Equality and diversity in the workplace: an overview of the Equality Act 2010

28
Jun

 

For anyone wishing to understand more about their legal rights and obligations regarding equality, diversity and inclusion in the workplace, a good starting point will always be the Equality Act 2010 (“the Equality Act”). 

The UK’s primary legal framework for protecting individual rights and preventing unfair and discriminatory treatment, the Equality Act combines over 100 pieces of historic legislation (including the Equal Pay Act 1970, the Race Relations Act 1976, the Disability Discrimination Act 1995 and the Equality Act (Sexual Orientation) Regulations 2007) into one Act.

Through the creation of nine “protected characteristics”, the Equality Act strives to eliminate discrimination and help the UK become a fairer, more equitable society.

 

The protected characteristics

Pursuant to the Equality Act, any unfair treatment or discrimination that occurs because a person possesses one or more of the following protected characteristics is unlawful:

  • Age
  • Disability
  • Gender Reassignment
  • Marriage or Civil Partnership
  • Pregnancy and Maternity
  • Race
  • Religion or Belief
  • Sex
  • Sexual Orientation

 

Types of discrimination

The Equality Act describes 4 key types of discrimination:

  • Direct discrimination– If a person is treated worse than others because they have any of the protected characteristics.  
  • Indirect discrimination– For example, if a workplace policy or way of working is introduced which has a worse impact on someone with a protected characteristic than someone without one. 
  • Harassment– If someone is treated in a way that violates their dignity or creates a hostile, degrading, humiliating or offensive environment. 
  • Victimisation– If someone is unfairly treated after submitting or supporting a complaint regarding protected characteristic-related discrimination under the Equality Act.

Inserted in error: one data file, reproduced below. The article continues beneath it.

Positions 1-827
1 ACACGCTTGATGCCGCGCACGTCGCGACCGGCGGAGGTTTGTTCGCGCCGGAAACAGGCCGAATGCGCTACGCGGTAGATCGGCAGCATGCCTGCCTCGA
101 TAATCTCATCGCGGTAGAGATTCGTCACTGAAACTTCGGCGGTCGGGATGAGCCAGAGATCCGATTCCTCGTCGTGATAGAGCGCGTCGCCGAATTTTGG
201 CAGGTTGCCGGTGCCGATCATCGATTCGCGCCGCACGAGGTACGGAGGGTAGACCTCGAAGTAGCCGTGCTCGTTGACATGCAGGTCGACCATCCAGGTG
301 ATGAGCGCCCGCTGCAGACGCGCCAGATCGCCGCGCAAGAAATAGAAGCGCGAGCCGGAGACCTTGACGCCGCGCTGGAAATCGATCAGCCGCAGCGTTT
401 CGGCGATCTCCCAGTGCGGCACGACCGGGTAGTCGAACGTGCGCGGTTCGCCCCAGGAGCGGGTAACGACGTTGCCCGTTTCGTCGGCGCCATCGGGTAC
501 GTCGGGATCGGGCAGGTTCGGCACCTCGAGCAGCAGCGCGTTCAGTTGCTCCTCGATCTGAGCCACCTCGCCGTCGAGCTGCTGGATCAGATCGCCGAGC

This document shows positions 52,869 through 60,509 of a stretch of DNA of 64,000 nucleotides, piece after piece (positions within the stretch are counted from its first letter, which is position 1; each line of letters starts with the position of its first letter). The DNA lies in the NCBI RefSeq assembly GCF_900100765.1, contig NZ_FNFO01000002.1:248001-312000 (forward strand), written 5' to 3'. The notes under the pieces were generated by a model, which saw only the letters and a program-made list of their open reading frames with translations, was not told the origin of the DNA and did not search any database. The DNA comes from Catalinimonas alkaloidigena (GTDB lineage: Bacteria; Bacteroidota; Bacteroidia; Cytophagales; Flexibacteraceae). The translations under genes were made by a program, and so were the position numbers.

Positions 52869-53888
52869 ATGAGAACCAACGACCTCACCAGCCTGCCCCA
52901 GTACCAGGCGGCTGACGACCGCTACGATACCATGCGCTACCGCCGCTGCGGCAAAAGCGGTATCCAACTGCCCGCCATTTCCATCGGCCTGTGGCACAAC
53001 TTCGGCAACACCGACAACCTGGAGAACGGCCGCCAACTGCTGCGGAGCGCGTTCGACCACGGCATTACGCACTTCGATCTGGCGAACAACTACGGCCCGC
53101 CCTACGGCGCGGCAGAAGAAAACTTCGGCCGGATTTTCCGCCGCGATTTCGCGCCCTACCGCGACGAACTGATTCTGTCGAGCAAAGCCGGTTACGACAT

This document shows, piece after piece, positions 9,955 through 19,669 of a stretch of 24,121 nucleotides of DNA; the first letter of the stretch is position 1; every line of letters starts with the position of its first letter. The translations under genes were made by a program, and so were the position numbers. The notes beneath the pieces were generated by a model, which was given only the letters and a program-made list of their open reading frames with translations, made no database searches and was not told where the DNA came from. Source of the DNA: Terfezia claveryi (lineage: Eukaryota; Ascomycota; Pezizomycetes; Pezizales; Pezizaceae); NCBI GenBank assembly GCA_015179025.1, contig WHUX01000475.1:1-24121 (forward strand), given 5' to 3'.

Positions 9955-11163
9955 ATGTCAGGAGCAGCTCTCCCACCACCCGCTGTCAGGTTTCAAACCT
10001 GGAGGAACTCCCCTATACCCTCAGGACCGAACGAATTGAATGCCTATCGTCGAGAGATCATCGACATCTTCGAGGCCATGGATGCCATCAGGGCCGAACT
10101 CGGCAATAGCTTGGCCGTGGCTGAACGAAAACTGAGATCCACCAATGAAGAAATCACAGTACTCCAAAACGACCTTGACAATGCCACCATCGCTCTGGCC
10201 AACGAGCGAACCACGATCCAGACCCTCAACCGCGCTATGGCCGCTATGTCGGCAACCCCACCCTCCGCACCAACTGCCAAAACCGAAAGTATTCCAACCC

It is important to note that there are also other types of discrimination, specific to certain characteristics.  For example, a failure to make reasonable adjustments, which arises if an employer does not ensure that a disabled employee can access the same services and opportunities that a non-disabled employee would. 

Employers should ensure that they are aware of all of the different types of discrimination outlined in the Equality Act so that they are able to take swift action to protect their employees should any one of them occur.

 

Public Sector Equality Duty

The Equality Act imposes an additional specific legal equality duty on all employers in the public sector (including local councils, schools, the NHS and publicly-funded service providers) which requires them to consider how their decisions and policies affect people with different protected characteristics.

The public body also should have evidence to show how it has done this. 

 

At Swinburne Maddison LLP, our specialist Employment team can offer practical advice on a comprehensive range of workplace issues, from assisting employers with the development of robust working practices to advising employees on discrimination claims.

To discuss any of the issues raised in this article, or for further advice and support in relation to any Employment or HR matter, please contact Jonathan Moreland by email at jmm@swinburnemaddison.co.uk or by telephone on 0191 384 2441.

 

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